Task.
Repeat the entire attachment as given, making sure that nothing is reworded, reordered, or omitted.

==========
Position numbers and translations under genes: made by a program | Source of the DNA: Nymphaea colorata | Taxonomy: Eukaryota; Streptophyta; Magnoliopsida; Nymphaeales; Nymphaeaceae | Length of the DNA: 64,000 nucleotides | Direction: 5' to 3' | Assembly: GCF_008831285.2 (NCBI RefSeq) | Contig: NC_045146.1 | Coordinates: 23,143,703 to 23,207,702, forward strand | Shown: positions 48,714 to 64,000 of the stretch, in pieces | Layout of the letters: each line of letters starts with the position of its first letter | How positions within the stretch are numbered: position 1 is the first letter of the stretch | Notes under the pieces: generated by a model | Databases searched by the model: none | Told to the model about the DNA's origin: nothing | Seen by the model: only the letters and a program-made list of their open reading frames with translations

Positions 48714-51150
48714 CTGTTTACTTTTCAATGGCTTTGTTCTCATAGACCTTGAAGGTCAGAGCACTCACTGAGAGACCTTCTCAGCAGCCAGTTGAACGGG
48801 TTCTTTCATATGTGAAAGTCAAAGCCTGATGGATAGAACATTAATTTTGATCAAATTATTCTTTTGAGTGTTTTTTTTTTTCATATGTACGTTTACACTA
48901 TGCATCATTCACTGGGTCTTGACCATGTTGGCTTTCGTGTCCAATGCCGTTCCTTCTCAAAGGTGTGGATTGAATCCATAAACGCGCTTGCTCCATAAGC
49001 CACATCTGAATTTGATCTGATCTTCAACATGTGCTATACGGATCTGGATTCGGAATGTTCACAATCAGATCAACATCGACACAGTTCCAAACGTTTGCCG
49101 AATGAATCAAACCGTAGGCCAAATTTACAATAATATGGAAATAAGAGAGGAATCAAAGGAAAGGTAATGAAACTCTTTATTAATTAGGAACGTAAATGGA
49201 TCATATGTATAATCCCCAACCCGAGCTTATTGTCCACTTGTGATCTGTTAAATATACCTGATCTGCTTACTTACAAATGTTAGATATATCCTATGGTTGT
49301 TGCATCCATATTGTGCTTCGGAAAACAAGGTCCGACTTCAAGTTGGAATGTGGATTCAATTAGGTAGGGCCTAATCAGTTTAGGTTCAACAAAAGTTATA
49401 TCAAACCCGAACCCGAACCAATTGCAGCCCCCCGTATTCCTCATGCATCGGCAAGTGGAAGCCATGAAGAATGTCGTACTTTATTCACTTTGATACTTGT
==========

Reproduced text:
Position numbers and translations under genes: made by a program | Source of the DNA: Nymphaea colorata | Taxonomy: Eukaryota; Streptophyta; Magnoliopsida; Nymphaeales; Nymphaeaceae | Length of the DNA: 64,000 nucleotides | Direction: 5' to 3' | Assembly: GCF_008831285.2 (NCBI RefSeq) | Contig: NC_045146.1 | Coordinates: 23,143,703 to 23,207,702, forward strand | Shown: positions 48,714 to 64,000 of the stretch, in pieces | Layout of the letters: each line of letters starts with the position of its first letter | How positions within the stretch are numbered: position 1 is the first letter of the stretch | Notes under the pieces: generated by a model | Databases searched by the model: none | Told to the model about the DNA's origin: nothing | Seen by the model: only the letters and a program-made list of their open reading frames with translations

Positions 48714-51150
48714 CTGTTTACTTTTCAATGGCTTTGTTCTCATAGACCTTGAAGGTCAGAGCACTCACTGAGAGACCTTCTCAGCAGCCAGTTGAACGGG
48801 TTCTTTCATATGTGAAAGTCAAAGCCTGATGGATAGAACATTAATTTTGATCAAATTATTCTTTTGAGTGTTTTTTTTTTTCATATGTACGTTTACACTA
48901 TGCATCATTCACTGGGTCTTGACCATGTTGGCTTTCGTGTCCAATGCCGTTCCTTCTCAAAGGTGTGGATTGAATCCATAAACGCGCTTGCTCCATAAGC
49001 CACATCTGAATTTGATCTGATCTTCAACATGTGCTATACGGATCTGGATTCGGAATGTTCACAATCAGATCAACATCGACACAGTTCCAAACGTTTGCCG
49101 AATGAATCAAACCGTAGGCCAAATTTACAATAATATGGAAATAAGAGAGGAATCAAAGGAAAGGTAATGAAACTCTTTATTAATTAGGAACGTAAATGGA
49201 TCATATGTATAATCCCCAACCCGAGCTTATTGTCCACTTGTGATCTGTTAAATATACCTGATCTGCTTACTTACAAATGTTAGATATATCCTATGGTTGT
49301 TGCATCCATATTGTGCTTCGGAAAACAAGGTCCGACTTCAAGTTGGAATGTGGATTCAATTAGGTAGGGCCTAATCAGTTTAGGTTCAACAAAAGTTATA
49401 TCAAACCCGAACCCGAACCAATTGCAGCCCCCCGTATTCCTCATGCATCGGCAAGTGGAAGCCATGAAGAATGTCGTACTTTATTCACTTTGATACTTGT